Your Dog Has Diabetes! How Do You Know?
Diabetes refers to an ailment of the body which happens as a result of the body's inability to produce or utilize insulin, a fact that makes the body's blood sugar levels to rise very high. Insulin refers to a hormone which is produced in the pancreas and allows cells to take sugar (glucose) from the blood and use it to function. Like humans or other animals like cats, dogs can also suffer from diabetes. In fact, it is estimated that approximately 1 in 500 dogs are affected by this disease.
What is Dog Diabetes?
Diabetes in dogs or simply canine diabetes is a chronic disease that occurs when the dog's body does not produce enough insulin hormone, or when it produces it, but is unable to take advantage of it properly.
When a dog eats, its digestive system begins to undo foods in various components that include the glucose that is transported by the insulin hormone to the cells of the body. Once the glucose is inside the said cells, it is stored for later use as a source of energy.
When the pancreas, which is responsible for secreting the hormone of insulin does not produce this hormone or when the body's cells do not respond correctly to that insulin is when diabetes occurs. Therefore, diabetes in dogs could be classified into two types;
Type I: It is the most common in dogs and occurs when there is a shortage of insulin in the body. Type 1 diabetes, also known as diabetes mellitus, is the most severe form of the disease since the animal will depend on the daily intake of insulin injections to maintain the balance of blood sugar.
Type II: Caused by an incorrect response of the body to the insulin which is being produced. Type 2 diabetes is found mostly in cats and people, so it is unusual for dogs to be affected.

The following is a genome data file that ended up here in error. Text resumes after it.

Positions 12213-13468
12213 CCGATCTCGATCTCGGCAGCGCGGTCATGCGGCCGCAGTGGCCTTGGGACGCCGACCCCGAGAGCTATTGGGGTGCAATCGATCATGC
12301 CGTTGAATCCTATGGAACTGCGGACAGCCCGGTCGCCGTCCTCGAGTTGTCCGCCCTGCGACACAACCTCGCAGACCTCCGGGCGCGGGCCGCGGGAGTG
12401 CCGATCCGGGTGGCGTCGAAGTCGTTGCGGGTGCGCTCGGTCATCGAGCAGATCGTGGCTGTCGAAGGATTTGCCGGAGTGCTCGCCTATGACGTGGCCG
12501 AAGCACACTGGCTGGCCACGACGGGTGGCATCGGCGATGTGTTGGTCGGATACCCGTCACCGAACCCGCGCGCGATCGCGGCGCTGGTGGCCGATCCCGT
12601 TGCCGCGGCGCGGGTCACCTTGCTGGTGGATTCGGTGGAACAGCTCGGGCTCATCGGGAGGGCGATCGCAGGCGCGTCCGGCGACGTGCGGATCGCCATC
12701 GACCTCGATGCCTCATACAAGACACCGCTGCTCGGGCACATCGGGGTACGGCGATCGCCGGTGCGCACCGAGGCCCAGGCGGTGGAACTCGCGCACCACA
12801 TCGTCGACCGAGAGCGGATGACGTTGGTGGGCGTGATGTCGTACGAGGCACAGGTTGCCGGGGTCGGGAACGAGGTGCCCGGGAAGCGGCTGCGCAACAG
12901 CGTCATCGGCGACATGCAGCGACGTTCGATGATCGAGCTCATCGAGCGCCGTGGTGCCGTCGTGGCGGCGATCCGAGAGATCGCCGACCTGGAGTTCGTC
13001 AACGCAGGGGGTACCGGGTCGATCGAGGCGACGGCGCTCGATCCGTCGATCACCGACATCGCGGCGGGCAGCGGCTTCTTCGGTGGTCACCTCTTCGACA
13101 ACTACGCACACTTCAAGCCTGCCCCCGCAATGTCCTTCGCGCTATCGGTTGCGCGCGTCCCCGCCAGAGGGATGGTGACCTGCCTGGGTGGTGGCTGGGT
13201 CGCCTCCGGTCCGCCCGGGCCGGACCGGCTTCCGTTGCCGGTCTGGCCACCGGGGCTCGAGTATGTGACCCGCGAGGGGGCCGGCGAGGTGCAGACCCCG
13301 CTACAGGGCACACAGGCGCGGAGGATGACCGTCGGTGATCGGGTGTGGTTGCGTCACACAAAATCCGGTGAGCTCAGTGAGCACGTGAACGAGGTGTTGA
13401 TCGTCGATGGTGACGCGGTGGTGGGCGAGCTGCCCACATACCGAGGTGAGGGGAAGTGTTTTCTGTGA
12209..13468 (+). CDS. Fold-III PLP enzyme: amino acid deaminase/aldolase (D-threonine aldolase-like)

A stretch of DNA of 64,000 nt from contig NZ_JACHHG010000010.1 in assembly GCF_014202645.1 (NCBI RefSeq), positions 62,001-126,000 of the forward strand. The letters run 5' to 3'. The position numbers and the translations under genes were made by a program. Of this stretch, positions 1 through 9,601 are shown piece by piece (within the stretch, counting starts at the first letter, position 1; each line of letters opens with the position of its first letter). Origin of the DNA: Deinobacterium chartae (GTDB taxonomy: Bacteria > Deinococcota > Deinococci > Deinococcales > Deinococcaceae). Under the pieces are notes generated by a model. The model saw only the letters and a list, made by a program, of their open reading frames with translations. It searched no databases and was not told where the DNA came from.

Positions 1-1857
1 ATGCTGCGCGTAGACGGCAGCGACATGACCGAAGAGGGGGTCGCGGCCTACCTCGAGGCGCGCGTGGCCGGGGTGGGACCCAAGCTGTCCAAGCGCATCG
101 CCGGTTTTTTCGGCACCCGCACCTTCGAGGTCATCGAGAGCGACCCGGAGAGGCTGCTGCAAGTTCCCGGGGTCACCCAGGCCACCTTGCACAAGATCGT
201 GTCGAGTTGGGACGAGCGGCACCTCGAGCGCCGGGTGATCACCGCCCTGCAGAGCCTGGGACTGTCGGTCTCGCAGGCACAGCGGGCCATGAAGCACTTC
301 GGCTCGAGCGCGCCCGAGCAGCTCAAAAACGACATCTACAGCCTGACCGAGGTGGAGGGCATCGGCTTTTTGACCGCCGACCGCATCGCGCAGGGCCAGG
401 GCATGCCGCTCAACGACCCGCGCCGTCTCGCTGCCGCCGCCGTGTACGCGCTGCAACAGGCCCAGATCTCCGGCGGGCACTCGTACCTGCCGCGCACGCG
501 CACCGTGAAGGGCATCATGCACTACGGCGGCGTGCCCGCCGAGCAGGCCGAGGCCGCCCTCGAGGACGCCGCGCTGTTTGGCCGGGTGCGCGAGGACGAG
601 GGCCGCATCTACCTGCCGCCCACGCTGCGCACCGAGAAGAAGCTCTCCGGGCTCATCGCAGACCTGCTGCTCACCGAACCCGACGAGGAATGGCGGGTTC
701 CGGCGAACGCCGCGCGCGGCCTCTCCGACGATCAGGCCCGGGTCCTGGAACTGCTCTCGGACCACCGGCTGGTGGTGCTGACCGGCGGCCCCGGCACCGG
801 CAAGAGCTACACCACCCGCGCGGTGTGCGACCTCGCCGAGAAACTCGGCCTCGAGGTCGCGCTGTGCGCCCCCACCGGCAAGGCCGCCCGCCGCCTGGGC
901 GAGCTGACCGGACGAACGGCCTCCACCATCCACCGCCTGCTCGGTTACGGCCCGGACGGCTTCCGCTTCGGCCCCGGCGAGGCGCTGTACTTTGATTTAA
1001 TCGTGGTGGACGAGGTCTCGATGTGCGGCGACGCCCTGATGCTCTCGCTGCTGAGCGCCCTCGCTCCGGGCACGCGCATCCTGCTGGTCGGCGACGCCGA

Both types of canine diabetes, cause the muscles and internal organs cannot convert glucose into energy, resulting in excess of glucose in the blood is also known as hyperglycemia.
Video of Understanding Dog Diabetes Part 1 & 2 Symptoms and Diagnosis
What are The Symptoms of Dog Diabetes
When a dog suffers diabetes, its appetite is much greater since it's not able to transform the glucose into energy, and the brain cannot perceive that it is receiving food.
Diabetes can exist for a while before it starts to make an animal obviously sick. The glucose in the urine causes the diabetic dog to expel large volumes of urine. In turn, this produces dehydration and the need to drink large amounts of water.
Initially, dogs that do not metabolize enough sugar have an increase in appetite and the desire to eat more. Later, due to the effects of malnutrition, the appetite decreases.
• Increased water consumption
• Excessive urination
• Urinary accidents in the house
• Weight loss
• Lethargy (tiredness)
• Increase or decrease in appetite
• Bad breath (fruity smell)
How to Test a Dog for Diabetes at Home
Diabetes is a serious disease and manifests itself when the body produces insufficient insulin or sometimes it does not. Like humans, dogs can get diabetes, and if they do, they should be treated properly. Monitoring diabetes in dogs can be challenging because they cannot tell their symptoms. However, you can monitor canine diabetes if you are aware of the signs and symptoms and have the right equipment at hand. This can be handled through the following steps:
1. In-House Blood Glucose Testing